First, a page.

The 4-year-old company, the largest smartphone seller in China, rang up sales of 1.16 million units of its Mi series phones, garnering $254 million at its online store on Alibaba’s TMall.com marketplace in the 24-hour period, for which the Singles Day sale was on. The company is pushing hard into India and will hit Brazil soon.
Alibaba’s mega sale pointed to a second shift as well: China’s smartphone market, while being the second largest in the world, is showing early signs of saturation. About 43 percent of the Singles Day orders were placed using smartphones or tablets.
“The next wave of growth of smartphones is definitely going to come from the emerging markets ... Indonesia, Thailand, Vietnam, of course India,” Tarun Pathak, a senior analyst at Counterpoint said in a phone interview. “China is close to saturating in terms of smartphones” and Samsung’s new Vietnam plant would help it scale operations, he said.
“Going forward, they will launch their devices in the more affordable segments and they will renew their whole smartphone strategy in the entry to mid-level segment.”
It is also possible that Samsung’s future portfolio of smartphones will be mix of very affordable handsets that run on its own operating system, Tizen, and higher-end devices that run Android, as Samsung seeks to be less dependent on Google, he said.
Rising Chinese sophistication
“I think probably the most important or significant thing about this announcement is actually why Samsung, and why Microsoft plus Nokia, have left China,” Gleeson at IHS said. In addition to the Chinese economy comprising many more people with a higher standard of living, with wages rising, “you have now a lot more high-value work in technology being done in China.”
This rising sophistication is something the Chinese government is proactively pursuing and as the capabilities of the domestic companies strengthen, coupled with policy changes by the Chinese government, multinational semiconductor companies looking at the Chinese market will face “new risks and opportunities,” McKinsey and Co., a consultancy, wrote in a report in August.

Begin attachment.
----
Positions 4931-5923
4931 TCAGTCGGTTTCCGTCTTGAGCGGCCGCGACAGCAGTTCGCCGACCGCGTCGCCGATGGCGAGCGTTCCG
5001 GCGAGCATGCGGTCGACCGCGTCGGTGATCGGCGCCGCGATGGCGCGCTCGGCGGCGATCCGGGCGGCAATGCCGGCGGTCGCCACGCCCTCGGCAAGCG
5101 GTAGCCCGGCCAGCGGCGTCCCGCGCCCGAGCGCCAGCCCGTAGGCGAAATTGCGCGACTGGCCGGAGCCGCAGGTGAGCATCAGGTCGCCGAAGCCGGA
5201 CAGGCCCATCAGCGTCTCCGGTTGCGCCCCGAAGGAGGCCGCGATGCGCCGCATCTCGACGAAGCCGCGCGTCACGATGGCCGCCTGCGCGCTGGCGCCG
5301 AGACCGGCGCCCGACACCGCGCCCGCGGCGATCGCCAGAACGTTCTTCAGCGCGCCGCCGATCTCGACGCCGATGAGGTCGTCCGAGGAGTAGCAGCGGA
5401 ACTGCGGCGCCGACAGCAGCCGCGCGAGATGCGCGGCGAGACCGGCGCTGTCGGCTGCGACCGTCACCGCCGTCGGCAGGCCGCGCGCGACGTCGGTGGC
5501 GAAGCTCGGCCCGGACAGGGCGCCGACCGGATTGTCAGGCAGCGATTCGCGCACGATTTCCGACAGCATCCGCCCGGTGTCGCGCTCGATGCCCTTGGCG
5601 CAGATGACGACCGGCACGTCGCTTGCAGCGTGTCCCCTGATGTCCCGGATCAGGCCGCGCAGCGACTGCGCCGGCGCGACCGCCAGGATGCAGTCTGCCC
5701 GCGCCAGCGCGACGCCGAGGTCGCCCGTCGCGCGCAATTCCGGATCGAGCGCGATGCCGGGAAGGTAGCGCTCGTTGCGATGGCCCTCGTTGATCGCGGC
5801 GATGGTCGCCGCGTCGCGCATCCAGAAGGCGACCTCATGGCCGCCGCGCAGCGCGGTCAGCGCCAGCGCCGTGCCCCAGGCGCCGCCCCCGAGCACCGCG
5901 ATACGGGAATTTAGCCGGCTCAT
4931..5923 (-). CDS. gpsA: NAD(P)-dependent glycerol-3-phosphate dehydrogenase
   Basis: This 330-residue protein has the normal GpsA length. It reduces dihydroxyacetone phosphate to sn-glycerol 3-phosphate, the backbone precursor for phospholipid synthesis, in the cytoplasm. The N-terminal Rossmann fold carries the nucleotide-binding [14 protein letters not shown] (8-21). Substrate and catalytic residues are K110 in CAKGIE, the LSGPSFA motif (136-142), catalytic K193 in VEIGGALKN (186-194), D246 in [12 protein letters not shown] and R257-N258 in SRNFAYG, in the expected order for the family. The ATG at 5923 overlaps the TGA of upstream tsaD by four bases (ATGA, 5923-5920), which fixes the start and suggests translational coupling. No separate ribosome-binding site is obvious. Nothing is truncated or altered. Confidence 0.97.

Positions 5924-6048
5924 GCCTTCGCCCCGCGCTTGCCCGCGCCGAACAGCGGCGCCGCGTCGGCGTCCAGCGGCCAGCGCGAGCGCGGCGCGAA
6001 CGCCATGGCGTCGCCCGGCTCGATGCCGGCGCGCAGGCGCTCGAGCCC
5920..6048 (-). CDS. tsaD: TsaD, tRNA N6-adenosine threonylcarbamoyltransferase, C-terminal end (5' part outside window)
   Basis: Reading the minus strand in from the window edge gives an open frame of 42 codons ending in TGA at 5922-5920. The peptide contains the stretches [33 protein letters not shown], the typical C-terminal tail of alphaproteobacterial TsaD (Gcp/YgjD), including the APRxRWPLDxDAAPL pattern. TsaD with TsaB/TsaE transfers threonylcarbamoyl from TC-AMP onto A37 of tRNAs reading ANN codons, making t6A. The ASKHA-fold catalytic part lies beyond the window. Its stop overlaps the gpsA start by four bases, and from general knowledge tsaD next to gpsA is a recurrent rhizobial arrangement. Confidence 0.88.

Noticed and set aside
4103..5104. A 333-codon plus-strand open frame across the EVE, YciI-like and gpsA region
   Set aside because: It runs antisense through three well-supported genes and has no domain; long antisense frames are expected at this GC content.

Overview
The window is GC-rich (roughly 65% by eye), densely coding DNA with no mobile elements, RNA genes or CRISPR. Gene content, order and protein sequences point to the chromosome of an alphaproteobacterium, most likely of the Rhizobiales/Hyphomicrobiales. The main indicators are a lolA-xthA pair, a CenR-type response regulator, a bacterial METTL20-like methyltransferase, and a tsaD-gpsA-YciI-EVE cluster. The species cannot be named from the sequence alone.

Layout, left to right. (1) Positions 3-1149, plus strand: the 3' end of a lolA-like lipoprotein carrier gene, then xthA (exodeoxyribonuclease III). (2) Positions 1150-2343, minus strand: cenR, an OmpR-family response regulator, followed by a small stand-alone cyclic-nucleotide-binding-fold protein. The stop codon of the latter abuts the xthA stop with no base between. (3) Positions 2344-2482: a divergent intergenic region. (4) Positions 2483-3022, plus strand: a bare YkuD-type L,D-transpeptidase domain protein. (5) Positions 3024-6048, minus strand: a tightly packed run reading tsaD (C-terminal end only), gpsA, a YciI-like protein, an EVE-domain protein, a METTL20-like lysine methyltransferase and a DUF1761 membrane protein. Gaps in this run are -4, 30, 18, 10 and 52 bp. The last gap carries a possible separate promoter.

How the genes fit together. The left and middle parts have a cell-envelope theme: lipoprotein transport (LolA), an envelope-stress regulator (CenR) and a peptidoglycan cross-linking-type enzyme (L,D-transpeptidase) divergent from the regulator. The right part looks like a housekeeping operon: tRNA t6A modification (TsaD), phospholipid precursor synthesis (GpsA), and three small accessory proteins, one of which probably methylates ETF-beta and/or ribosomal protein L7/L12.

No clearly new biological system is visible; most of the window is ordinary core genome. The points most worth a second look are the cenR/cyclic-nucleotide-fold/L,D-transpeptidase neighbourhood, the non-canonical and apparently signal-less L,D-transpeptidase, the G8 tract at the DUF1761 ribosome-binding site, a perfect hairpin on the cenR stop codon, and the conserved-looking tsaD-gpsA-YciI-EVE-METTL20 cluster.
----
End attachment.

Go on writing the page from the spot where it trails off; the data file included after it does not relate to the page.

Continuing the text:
“Low-cost smartphones designed in China are flooding the market. For instance, Android phones designed in China now represent more than 50 percent of the global market, compared with their negligible presence five years ago,” Gordon Orr, a director in McKinsey’s Shanghai office, and Christopher Thomas, an associate principal in the Beijing office, said in the report.
Software design, software development, hardware design and other higher-end work, which previously would have been done in Europe or in America, is now being done in China by the likes of Huawei Technology Co. Ltd., Xiaomi Inc. and other local emerging brands, Gleeson said.
He added: “The key thing for me is, this is actually indicative of the Chinese ecosystem improving massively, and you’ll see a lot of these Chinese brands become bigger global players, not just big players in China but really expanding globally.”
Many of the Chinese brands started out by imitating Apple in many ways, because of which, in the short term, Apple will still be the premium brand: “that’s where everyone will look to, where all the inspiration will get drawn from,” he said.
However, as the Chinese brands continue to grow and evolve, they will develop their own identities, which in the long run works out better for Apple, because it means that its brand, its interface and experience will likely remain unique, he said.
Samsung could then have the bigger fight of the two, in re-establishing a unique identity as the Chinese competitors become more sophisticated.